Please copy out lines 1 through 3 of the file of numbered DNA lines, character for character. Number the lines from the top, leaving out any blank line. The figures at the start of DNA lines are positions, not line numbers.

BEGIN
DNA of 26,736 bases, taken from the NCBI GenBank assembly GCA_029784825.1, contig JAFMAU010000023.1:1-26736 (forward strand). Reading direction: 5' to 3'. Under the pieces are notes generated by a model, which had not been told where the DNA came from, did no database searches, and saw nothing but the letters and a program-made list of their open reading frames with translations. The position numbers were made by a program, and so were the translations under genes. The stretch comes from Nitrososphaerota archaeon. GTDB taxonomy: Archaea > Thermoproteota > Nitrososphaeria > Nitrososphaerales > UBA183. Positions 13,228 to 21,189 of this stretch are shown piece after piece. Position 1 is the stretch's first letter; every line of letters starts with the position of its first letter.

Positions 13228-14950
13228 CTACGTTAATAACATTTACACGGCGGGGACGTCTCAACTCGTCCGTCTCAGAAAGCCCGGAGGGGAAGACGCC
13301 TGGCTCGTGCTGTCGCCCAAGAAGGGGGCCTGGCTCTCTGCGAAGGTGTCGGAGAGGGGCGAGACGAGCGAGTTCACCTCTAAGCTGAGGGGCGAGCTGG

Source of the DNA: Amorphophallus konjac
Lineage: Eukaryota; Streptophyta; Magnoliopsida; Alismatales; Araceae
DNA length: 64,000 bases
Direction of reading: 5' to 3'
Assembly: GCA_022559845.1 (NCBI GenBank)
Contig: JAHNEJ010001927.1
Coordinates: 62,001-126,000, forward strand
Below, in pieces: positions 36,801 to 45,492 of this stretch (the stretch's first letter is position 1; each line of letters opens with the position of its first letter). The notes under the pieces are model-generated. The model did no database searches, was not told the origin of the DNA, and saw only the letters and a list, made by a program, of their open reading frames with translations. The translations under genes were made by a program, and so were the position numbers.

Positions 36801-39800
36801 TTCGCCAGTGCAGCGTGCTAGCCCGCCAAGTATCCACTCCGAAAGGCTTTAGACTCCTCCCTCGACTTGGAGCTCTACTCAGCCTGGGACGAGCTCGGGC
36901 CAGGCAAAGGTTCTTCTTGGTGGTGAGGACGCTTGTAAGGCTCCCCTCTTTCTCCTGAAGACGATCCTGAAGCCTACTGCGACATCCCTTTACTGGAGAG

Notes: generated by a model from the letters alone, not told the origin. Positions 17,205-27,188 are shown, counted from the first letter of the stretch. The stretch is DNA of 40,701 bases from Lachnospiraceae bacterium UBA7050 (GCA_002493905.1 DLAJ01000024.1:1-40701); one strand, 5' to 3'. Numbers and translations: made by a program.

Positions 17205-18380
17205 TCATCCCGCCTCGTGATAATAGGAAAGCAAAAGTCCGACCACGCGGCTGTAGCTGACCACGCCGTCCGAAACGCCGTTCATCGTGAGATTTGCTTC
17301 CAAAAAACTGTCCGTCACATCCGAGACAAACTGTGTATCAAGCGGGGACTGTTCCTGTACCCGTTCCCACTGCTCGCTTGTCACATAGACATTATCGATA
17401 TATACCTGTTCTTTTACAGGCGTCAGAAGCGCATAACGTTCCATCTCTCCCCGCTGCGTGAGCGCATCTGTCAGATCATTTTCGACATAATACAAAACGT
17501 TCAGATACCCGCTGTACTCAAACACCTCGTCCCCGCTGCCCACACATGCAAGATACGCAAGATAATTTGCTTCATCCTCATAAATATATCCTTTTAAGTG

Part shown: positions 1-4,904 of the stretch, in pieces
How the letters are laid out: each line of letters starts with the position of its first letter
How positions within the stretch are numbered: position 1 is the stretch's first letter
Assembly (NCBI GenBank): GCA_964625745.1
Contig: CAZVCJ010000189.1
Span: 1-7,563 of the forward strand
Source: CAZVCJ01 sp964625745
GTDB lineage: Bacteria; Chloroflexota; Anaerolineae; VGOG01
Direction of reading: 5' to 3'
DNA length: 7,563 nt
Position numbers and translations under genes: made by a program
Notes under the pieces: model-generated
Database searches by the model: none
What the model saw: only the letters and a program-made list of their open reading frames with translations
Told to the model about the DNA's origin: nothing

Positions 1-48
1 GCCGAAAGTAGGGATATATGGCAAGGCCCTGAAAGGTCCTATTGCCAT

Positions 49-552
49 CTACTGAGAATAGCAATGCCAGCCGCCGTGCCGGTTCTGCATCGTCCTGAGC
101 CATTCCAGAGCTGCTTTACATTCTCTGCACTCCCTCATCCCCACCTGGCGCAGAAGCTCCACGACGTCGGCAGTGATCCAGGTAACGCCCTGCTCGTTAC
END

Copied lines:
DNA of 26,736 bases, taken from the NCBI GenBank assembly GCA_029784825.1, contig JAFMAU010000023.1:1-26736 (forward strand). Reading direction: 5' to 3'. Under the pieces are notes generated by a model, which had not been told where the DNA came from, did no database searches, and saw nothing but the letters and a program-made list of their open reading frames with translations. The position numbers were made by a program, and so were the translations under genes. The stretch comes from Nitrososphaerota archaeon. GTDB taxonomy: Archaea > Thermoproteota > Nitrososphaeria > Nitrososphaerales > UBA183. Positions 13,228 to 21,189 of this stretch are shown piece after piece. Position 1 is the stretch's first letter; every line of letters starts with the position of its first letter.

Positions 13228-14950
13228 CTACGTTAATAACATTTACACGGCGGGGACGTCTCAACTCGTCCGTCTCAGAAAGCCCGGAGGGGAAGACGCC